What you are asking concerns whether something is valuable for a specific perceived goal. The problem that I see is that every goal is merely a choice gained by the perception of some other goal. You might buy an app for your iPhone only to discover that the app doesn't do what you thought. You traded money, a value, for a misperceived value. So when you purchased the app, you had an ongoing effort to achieve something that the app did not help you achieve other than to inform you that you had taken the wrong path. But what if then you discover that you didn't really need what you were trying for in the first place - the over privileged millennial who goes up to discover that he has been fighting to his own disadvantage the entire time?

In the long run is it true that every goal is merely a temporal effort that will in actuality merely lead to your death? Isn't every goal merely a mistaken effort to get somewhere that in the long run you are not going to get to? Aren't goals merely goals for the moment and always leading to waste and death?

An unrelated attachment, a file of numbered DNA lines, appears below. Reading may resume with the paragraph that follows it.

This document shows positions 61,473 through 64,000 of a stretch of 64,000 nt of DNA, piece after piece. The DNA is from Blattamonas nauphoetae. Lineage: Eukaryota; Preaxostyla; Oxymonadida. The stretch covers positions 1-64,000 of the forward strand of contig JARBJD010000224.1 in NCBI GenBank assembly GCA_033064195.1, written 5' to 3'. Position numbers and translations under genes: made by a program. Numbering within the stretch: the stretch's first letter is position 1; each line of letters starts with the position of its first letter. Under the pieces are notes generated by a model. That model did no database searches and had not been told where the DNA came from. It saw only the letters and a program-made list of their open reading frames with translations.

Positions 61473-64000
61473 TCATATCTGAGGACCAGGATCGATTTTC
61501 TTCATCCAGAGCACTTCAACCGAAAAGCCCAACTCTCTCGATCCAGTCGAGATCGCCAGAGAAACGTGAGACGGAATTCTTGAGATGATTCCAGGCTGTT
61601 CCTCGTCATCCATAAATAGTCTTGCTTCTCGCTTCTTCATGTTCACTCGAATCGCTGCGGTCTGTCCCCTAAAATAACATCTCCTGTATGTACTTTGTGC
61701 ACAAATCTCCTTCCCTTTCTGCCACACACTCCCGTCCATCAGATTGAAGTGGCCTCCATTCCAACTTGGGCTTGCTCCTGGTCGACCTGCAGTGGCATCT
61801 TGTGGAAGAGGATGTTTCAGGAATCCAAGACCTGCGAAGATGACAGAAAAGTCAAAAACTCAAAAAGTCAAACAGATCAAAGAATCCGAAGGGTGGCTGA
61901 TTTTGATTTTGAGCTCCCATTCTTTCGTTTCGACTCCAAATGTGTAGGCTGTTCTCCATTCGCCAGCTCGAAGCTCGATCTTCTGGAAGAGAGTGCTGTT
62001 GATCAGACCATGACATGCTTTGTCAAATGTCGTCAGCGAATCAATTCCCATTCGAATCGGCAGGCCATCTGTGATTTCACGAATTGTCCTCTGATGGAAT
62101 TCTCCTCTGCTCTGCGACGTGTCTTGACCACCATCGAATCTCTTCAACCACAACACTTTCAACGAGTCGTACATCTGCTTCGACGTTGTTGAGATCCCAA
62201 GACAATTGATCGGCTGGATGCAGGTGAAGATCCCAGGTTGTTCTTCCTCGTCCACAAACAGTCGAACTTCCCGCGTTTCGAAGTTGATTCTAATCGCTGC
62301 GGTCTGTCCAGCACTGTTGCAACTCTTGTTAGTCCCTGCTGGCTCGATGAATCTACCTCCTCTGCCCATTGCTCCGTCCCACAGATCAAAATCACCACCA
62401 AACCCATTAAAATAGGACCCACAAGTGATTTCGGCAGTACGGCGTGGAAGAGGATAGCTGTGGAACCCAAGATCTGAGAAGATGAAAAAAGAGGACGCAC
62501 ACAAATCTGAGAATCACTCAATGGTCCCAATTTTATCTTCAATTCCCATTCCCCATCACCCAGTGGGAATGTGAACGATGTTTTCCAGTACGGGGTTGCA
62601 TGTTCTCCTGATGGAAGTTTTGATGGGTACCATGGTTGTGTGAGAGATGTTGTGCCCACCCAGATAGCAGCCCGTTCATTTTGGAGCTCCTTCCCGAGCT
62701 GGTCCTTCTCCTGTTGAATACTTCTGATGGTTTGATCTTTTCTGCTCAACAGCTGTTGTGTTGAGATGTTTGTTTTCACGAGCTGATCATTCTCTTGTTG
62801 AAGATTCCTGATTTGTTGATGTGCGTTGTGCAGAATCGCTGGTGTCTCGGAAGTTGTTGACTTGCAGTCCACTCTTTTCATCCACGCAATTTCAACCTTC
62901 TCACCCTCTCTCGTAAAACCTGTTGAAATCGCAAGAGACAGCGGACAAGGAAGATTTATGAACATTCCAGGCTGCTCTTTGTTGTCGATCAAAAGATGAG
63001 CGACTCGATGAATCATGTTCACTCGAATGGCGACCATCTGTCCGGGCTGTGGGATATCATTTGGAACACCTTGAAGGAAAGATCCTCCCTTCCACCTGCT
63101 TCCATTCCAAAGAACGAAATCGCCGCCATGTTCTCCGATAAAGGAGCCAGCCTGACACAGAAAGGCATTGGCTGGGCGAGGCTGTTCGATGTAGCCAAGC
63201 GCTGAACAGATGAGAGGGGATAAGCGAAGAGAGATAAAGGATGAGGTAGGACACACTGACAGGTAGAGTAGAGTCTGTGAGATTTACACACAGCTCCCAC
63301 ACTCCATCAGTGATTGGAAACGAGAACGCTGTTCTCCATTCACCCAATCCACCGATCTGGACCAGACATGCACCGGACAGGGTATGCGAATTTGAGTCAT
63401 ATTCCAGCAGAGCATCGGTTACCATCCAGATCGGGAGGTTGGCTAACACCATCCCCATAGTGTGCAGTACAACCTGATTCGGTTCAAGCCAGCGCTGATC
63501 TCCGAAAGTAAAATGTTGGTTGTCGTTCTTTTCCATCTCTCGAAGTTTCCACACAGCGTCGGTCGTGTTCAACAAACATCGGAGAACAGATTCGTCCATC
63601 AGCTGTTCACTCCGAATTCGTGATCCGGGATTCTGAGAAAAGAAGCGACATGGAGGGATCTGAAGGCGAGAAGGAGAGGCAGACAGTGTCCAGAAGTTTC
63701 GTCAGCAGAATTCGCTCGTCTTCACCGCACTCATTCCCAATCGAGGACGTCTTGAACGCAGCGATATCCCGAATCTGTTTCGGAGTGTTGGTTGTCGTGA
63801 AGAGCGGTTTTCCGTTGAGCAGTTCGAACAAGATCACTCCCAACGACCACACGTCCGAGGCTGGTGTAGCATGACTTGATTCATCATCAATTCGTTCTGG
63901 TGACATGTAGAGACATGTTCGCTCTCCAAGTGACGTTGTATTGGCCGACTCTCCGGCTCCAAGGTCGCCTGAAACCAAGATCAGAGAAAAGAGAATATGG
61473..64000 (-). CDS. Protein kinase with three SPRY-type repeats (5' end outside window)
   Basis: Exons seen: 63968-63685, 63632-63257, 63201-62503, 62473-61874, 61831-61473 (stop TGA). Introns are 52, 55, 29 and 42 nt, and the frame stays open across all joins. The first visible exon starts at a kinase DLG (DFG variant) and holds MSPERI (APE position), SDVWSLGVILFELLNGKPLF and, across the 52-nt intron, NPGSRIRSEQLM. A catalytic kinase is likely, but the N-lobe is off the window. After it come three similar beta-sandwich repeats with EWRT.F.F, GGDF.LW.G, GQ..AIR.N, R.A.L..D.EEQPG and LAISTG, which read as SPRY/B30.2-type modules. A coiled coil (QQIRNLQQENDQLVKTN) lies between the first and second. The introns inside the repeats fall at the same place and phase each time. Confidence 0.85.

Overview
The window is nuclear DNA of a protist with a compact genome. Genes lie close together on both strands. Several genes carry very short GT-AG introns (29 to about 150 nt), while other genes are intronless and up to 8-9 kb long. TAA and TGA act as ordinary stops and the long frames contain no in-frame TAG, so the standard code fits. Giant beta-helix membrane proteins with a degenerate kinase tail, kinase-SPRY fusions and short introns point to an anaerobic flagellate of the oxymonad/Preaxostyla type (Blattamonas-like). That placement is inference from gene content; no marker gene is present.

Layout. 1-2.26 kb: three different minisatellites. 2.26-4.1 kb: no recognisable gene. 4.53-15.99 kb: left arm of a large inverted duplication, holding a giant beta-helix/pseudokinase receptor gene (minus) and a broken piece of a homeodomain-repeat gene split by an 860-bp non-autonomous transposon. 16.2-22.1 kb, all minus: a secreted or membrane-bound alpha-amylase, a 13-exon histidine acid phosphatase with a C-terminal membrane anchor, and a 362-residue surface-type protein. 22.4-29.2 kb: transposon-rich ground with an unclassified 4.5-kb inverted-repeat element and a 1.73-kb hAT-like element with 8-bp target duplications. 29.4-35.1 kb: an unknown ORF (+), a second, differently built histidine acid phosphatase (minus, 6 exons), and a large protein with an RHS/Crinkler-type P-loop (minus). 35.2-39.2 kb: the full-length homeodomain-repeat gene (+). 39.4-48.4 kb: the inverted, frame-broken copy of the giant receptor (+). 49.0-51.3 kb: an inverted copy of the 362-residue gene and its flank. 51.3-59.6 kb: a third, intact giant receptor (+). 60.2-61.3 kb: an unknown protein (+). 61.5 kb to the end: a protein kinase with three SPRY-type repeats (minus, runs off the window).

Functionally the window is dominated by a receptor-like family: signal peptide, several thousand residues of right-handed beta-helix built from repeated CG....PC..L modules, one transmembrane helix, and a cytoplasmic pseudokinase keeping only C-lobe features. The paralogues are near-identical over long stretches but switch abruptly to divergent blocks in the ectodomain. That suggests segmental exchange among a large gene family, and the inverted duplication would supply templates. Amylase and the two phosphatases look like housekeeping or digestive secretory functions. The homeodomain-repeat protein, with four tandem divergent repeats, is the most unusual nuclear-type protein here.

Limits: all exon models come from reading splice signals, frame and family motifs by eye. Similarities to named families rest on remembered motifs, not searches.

And here we get back to the first discussion I had with you concerning MIJOT. Before MIJOT all of the effort in any life seemed simply foolhardy. James' MIJOT substantially founded the fact that actually all life's efforts do indeed have a highest purpose that cannot be refuted by any living thing. And what that means is that each chosen goal either helps toward that unmistakable pentacle goal or it doesn't. And that gets us out of the conundrum of having every goal merely a mistaken perception of value. Some goals are objectively valuable and many are objectively foolish - of negative value.

Due only to MIJOT the answer to your question is that each action you take is actually, objectively assisting you toward an objective highest purpose, MIJOT, or not. And that means that everything you assign value is of objective positive value to you or it isn't.

So just as of today I believe that there really is "objective value" that can be misperceived as positive or negative even though it really does have definitive value.